(Image: The James Webb Space Telescope's sunshield outstretched. Credit: NASA / Northrop Grumman)
Of all the worlds humanity world humanity has yet to conquer, Mercury will probably be one of the toughest to conquer.
With surface temperatures reaching as high as 427 degrees Celsius (or about 800 degrees Fahrenheit), the future of any Mercury outpost looks to be either underground and/or nocturnal (which would probably make this planet an attractive place for penal colonies).
Since living underground (or even inside an outpost) may not attract the masses towards the planet, scientists may need to "revamp" solar shades from space telescopes in order to allow residents to explore the world during the Mercurian day (which is about 29 Earth days long).
(ESA Space Science) Imagine sunglasses that can withstand the severe cold and heat of space, a barrage of radiation and high-speed impacts from small space debris. They don't exist, but the sunshield for the James Webb Space Telescope, JWST, has been designed for just that. [...]Hopefully scientists can find a way to adapt this technology for "space windows" and helmet visors, as it will will enable colonists to view and roam the surface of Mercury without being blinded by the suns rays.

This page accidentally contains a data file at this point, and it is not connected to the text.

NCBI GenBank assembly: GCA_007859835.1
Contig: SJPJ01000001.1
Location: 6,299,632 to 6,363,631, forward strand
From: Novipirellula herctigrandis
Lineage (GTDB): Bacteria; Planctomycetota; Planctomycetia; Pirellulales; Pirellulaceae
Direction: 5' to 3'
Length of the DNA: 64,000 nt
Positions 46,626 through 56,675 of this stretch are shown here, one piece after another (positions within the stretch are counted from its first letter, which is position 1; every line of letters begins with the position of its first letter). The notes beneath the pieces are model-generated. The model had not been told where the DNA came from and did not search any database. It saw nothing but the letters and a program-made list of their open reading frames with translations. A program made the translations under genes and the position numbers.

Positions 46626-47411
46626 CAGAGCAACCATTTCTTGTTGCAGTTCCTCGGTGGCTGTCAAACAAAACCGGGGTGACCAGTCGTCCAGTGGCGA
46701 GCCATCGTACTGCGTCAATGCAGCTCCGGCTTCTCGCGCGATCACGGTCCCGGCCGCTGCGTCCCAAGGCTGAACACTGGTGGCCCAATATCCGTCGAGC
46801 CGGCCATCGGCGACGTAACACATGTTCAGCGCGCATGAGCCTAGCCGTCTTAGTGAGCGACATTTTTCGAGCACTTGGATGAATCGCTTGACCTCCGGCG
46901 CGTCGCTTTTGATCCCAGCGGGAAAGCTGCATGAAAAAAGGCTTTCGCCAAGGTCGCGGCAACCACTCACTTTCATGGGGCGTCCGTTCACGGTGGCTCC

Any satellite that flies in the depths of space has to be able to withstand the rigors of space, from the icy cold to the intense heat and radiation of a solar flare. Temperatures in space can range from a hot 400 K (127°C) to a frigid 30 K (-243°C). In addition, the telescope's sunshield will be bombarded with tiny meteorites (sand-like grains) and radiation in space, so it has to be tough. It has to stand up against those things, as well as tension and aging under the extreme space environments.
Even though Mercury may not be as colorful or attractive as some of the other worlds in our star system, the first rock from the sun may could easily replace Mars as humanities "next step" (after the Moon) due to the amount of potential resources that may be located there.
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